Jane E. Machin, PhD, Ann M. Mirabito, PhD, and Natalie Ross Adkins, PhD
You have probably experienced situations where buyers, homes, or entire neighborhoods have been stigmatized. For example, you may have had buyers who were reluctant to look at a neighborhood near a cemetery or to consider a house where someone committed suicide. You may have even felt stigmatized yourself by people with negative stereotypes of realtors. Stigmas are subjectively discredited attributes such as physical conditions, behaviors, and group membership. The emotional reactions created by stigmas can prevent your buyers from making smart decisions and can limit your sales opportunities. In this article, we draw on our research on stigmas in the marketplace to offer three action steps you can take to neutralize stigmas in real estate (Mirabito et al. 2016).
The Real Estate Stigma Turbine
To illustrate how stigma manifests in commercial markets such as real estate, we characterize stigma as a wind turbine. Like turbines, stigmas are powerful, dynamic and continually evolving. Three blades, representing properties, neighborhoods, and stakeholders, respectively, intersect in a central hub. Homes on the property blade are stigmatized by subjective negative features, such as being haunted, or being the site of a violent death. The neighborhood blade encompasses streets, towns, or regions with distasteful reputations. The stakeholder blade embodies the buyers, sellers, agents, and other people involved in the real estate transaction, all of whom could stigmatize or be stigmatized.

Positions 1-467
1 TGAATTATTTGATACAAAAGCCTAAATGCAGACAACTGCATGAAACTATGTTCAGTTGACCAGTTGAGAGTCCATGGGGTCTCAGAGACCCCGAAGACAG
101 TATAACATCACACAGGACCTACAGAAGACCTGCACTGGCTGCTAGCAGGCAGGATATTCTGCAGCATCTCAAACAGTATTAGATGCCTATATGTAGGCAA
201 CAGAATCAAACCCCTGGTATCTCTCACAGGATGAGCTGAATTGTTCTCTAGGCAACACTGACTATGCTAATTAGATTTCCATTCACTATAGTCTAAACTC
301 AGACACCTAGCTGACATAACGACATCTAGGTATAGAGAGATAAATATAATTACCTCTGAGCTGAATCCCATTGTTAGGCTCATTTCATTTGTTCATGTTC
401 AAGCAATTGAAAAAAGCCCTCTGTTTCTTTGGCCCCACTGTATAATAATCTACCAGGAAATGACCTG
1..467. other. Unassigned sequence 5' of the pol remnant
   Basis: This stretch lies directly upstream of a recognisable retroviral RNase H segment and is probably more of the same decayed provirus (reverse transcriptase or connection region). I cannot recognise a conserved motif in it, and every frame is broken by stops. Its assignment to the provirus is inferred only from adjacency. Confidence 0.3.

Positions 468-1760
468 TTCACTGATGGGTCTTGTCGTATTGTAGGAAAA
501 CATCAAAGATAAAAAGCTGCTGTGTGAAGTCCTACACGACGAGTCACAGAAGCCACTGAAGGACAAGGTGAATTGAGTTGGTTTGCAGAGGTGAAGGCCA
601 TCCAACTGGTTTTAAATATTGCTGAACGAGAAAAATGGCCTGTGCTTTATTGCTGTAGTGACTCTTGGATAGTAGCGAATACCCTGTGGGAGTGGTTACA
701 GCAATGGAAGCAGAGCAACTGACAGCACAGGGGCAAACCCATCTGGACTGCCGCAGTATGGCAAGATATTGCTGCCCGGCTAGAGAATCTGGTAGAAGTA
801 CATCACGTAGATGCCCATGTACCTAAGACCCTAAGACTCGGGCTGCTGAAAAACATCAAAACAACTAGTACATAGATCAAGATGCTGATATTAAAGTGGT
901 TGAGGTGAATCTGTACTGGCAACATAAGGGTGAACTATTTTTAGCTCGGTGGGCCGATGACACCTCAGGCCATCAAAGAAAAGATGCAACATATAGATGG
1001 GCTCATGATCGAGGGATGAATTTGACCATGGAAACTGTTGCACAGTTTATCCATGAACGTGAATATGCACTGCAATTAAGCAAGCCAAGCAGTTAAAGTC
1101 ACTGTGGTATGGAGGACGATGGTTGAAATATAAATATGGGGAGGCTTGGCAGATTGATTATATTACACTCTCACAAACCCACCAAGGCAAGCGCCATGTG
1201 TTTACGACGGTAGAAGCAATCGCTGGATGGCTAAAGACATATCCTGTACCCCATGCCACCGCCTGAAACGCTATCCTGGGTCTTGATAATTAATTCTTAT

Just as atmospheric winds propel turbines, the real estate stigma turbine is propelled by the metaphorical social, cultural, historical, institutional, and commercial forces that can both fuel and attenuate the stigmatization process. For example, the media is a cultural force that can stealthily reinforce – or negate -- stereotypes. Consider how Marge’s short-lived real estate sales career on the animated show The Simpsons characterizes real estate agents as self-serving and untruthful. The popular Phil Dunphy on Modern Family, however, may help boost the reputation of realtors (Bauder 2016). Government and other institutions can also influence stigmas. For example, financial redlining was initially fostered by Federal Home Loan Bank Board recommendations and later made illegal by the Fair Housing Act. Yet some lenders continue to restrict lending to some racial groups, and to certain neighborhoods (Yacik 2016). Just as winds ebb and flow, stigmas change over time. Once desirable property characteristics, such as popcorn ceilings and split-level house designs, are now shunned.
How Realtors and Communities Can Eliminate Stigma
A shift in the direction of the winds driving the turbine will fuel or quell the stigmatization process. The Fair Housing Act shifted the legal winds and tamped down, though did not completely eliminate, discrimination on the basis of race, religion, sex, and family status. Realtors and communities can neutralize the cultural winds that drive stigmas by dismantling the three building blocks of stigmas: (1) labeling differences; (2) creating stereotypes by connecting the labels to damaging beliefs; (3) using the stereotypes to justify mentally separating the labeled group from the mainstream (Link and Phelan 2001).